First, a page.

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How to Effectively Deal with Alert Fatigue in DevOps

Alerts have become the backbone of monitoring and providing feedback in modern application development lifecycles. They can be integrated into the development process from the development, build, testing, and deployment stages to ongoing monitoring of an application.

Alerts are highly useful for identifying issues in different stages of a DevOps pipeline. However, the sheer number of alerts that are generated can quickly lead to alert fatigue. In this post, we will explore how to mitigate alert fatigue in a DevOps pipeline.

What is Alert Fatigue?

There are multitude of alerts generated in a DevOps pipeline, such as build or test success and failure notifications, application packaging information, threat and vulnerability notifications, and resource allocation information. Yet, all these alerts are not critical, and most of them are insignificant. Besides, trying to deal with all these alerts will quickly overwhelm users and cause alert fatigue.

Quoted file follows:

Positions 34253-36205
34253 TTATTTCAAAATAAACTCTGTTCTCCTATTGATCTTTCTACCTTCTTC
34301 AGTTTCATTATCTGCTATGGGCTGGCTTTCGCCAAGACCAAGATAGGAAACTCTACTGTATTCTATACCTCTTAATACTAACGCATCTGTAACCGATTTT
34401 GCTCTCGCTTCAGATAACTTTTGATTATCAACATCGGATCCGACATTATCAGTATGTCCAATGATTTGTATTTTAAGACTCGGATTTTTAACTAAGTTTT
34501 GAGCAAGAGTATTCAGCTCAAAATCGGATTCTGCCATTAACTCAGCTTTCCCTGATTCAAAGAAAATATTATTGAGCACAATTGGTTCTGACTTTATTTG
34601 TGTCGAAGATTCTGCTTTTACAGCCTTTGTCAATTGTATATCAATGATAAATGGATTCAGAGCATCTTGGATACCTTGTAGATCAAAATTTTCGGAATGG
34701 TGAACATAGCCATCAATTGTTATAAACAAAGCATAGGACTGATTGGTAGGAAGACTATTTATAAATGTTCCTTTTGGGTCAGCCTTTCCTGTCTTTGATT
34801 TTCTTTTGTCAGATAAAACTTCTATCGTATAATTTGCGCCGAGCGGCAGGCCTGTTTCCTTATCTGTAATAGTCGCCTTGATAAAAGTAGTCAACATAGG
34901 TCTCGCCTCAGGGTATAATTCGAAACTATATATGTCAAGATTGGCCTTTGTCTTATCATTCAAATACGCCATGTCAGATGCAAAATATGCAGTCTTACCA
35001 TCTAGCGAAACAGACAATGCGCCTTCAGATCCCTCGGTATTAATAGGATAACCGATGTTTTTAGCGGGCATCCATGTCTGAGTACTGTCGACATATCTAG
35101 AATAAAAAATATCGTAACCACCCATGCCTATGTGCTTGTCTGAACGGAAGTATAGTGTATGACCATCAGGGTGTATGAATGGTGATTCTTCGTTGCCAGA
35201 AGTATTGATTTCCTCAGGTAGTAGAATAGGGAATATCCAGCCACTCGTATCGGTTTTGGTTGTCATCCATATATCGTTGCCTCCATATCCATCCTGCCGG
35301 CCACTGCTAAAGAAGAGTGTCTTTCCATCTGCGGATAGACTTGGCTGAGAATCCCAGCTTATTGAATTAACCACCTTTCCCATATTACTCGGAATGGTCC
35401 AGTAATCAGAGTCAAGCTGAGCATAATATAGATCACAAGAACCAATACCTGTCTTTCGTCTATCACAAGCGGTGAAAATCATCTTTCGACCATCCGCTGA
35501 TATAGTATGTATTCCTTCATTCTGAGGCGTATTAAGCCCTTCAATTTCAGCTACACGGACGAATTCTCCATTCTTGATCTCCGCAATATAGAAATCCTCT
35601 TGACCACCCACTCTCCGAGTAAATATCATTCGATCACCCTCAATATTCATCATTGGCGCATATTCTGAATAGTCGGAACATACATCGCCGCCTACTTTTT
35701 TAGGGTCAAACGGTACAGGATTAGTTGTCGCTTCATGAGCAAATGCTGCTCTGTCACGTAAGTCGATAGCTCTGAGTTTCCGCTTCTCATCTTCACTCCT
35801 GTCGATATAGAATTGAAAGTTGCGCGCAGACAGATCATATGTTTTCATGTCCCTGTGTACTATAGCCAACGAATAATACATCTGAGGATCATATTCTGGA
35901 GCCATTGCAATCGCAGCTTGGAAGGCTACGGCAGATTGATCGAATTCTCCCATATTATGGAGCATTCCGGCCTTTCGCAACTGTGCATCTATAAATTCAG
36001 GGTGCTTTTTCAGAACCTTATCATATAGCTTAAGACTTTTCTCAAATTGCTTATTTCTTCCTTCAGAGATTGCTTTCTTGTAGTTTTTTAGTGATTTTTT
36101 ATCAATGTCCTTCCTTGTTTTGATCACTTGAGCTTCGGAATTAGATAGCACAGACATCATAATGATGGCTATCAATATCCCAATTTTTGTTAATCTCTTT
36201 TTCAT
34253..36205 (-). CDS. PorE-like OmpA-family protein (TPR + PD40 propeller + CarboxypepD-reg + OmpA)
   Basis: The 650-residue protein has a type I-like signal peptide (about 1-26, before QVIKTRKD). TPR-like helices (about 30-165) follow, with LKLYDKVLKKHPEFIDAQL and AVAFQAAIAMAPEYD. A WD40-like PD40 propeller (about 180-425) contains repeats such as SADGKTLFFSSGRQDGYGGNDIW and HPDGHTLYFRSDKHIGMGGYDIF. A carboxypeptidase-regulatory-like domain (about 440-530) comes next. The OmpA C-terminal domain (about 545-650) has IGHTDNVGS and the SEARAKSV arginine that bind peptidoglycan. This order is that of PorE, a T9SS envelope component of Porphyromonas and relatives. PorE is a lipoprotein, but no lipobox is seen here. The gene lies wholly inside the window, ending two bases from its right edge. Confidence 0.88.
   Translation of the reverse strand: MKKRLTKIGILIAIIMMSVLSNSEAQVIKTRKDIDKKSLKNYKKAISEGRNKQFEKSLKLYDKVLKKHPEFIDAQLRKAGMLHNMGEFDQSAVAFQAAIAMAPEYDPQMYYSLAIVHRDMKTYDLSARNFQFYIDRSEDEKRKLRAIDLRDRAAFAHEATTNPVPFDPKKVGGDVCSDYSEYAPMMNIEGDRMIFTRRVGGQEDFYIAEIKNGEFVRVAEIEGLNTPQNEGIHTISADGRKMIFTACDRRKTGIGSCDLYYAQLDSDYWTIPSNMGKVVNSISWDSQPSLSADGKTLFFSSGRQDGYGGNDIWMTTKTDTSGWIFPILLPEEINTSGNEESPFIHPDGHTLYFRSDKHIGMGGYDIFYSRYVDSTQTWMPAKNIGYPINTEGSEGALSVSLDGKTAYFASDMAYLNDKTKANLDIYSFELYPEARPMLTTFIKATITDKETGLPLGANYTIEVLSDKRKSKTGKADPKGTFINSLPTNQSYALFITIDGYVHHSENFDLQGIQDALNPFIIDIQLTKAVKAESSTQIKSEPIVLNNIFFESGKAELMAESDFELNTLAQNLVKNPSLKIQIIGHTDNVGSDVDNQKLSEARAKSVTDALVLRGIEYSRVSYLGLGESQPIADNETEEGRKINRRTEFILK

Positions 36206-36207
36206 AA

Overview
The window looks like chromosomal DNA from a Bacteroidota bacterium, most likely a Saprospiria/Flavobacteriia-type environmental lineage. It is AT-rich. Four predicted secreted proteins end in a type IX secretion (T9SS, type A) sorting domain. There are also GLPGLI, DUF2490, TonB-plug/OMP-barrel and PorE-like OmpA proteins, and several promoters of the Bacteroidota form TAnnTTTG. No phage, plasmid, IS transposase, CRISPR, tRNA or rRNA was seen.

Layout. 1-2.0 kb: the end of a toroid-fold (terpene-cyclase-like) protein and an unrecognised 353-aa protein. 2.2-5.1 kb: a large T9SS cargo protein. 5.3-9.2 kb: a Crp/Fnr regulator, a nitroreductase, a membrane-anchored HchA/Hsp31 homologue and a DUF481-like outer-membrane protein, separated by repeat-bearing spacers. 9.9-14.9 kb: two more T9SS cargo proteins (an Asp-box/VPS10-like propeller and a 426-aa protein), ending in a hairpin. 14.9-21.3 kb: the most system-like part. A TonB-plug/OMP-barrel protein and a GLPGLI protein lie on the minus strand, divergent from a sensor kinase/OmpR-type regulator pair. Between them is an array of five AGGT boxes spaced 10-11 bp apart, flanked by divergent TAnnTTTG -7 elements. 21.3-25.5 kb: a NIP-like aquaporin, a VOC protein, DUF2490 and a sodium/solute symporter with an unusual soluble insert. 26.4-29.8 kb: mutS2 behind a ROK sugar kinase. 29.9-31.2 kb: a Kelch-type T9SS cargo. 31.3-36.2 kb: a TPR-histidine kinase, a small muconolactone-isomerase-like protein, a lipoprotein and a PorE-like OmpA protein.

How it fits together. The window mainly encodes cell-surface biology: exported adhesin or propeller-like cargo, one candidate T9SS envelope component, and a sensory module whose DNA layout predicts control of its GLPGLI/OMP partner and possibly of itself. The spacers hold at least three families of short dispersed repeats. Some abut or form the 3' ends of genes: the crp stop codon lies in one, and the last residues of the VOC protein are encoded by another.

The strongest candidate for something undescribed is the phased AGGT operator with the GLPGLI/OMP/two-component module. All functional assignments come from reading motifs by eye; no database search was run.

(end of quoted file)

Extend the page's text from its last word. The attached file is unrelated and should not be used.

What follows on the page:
Too many false alarms or unnecessary information makes it nearly impossible to deal with all the alerts wasting both the resources and time of the DevOps team. Furthermore, it can lead to team members ignoring alerts or reducing the overall frequency and the parameters of alerts without proper consideration. This can lead to the ignorance of alerts with real importance, causing issues in a DevOps pipeline.

Causes for Multitude of Alerts

The primary cause for alert fatigue is the overwhelming number of alerts. Following are some of the reasons contributing to this high number of alerts.

  • Configurations Issues – Users might have configured unnecessary notification agents that push out all the alerts. For example, deployment teams will only need warnings or errors, and security teams will only need application firewall alerts for a specific set of endpoints. Furthermore, information alerts can be safely ignored in AWS Elastic Beanstalk environments.